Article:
Better baits coming for busting local cane toad tadpoles

The battle against the march of cane toads in the Lower Clarence has received another boost with the recent signing of a Memorandum of Understanding between North Coast Local Land Services and the University of Queensland.

Professor Rob Capon, the founder and Director of the Cane Toad Challenge, has developed an easy to use form of the pheromone bait for toad tadpole traps. 

The traps are currently being used to target breeding areas in the Lower Clarence. The pheromone bait is produced from the toads themselves and attracts toad tadpoles into a simple trap so they can be dispatched. Native tadpoles generally avoid the bait.

Several hundred Cane Toad Tadpoles caught with pheromone bait.

Several hundred Cane Toad Tadpoles caught with pheromone bait.

Senior Land Services Officer, Nigel Blake said “this is great partnership for us and the new baits from the Cane Toad Challenge will make it much easier for us to deploy the traps”.

“We know the traps work really well with trapping and netting this season having already removed over 100,000 toad tadpoles in the lower Clarence.”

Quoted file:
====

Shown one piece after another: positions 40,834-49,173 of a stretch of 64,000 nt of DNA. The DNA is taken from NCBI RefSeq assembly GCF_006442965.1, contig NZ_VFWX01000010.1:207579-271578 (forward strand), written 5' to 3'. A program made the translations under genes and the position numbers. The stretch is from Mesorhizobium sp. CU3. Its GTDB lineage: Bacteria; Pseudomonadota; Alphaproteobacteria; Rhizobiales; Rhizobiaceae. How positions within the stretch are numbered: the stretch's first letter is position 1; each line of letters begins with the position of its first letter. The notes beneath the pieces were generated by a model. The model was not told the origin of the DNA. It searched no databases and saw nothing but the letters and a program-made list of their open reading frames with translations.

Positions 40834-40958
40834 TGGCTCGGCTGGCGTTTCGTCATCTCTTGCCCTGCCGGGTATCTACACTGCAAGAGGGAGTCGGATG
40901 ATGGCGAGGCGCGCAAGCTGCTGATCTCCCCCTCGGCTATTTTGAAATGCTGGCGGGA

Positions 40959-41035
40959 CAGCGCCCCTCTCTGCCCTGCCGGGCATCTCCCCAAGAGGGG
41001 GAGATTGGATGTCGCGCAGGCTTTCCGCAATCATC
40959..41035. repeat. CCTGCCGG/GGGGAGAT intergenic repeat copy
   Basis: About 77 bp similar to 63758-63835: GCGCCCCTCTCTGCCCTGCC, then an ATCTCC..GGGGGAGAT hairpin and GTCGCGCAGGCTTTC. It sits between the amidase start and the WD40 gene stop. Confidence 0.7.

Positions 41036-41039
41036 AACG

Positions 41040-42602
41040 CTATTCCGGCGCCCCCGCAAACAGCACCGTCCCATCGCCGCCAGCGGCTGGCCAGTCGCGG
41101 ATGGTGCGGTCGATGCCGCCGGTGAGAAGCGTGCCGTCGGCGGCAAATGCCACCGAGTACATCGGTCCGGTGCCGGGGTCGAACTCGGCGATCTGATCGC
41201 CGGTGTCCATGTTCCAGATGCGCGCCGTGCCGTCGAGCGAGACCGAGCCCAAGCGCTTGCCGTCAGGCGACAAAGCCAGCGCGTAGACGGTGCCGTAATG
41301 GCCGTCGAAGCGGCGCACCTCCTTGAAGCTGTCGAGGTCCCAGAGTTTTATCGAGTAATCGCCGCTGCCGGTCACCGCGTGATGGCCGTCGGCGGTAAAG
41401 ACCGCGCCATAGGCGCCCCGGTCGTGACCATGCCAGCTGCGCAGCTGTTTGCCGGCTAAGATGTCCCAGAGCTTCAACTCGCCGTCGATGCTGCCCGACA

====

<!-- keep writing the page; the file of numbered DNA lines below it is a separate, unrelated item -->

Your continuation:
Through a partnership with Clarence Valley Landcare there is an expanding network of community members who want to stop toads from breeding on their properties. The easy to use baits and tadpole traps will allow landholders to help protect their pets along with the native frogs, lizards and other wildlife from this toxic menace.

“In the Lower Clarence there are 27 different threatened species and at least 20 other reptiles particularly vulnerable to cane toads,” Nigel said.

“We are taking a strategic approach, trying to keep the toads away from the nationally significant wetlands of the lower Clarence and sites identified in the NSW Government’s Saving Our Species program which are protecting the rare green and golden bell frog. 

“The effort on the ground from Russell Jago our local contractor and the enormous work done by nearly 100 Clarence Valley Conservation in Action Landcare volunteers who have participated in toad busting this year.”

This community commitment is attracting interest from other researchers too who believe that the combined efforts of the volunteers, community members and the contractors have played a significant role in slowing the toad’s progress.

To register your interest in toad tadpole traps contact Nigel Blake from North Coast Local Land Services on 6604 1100.

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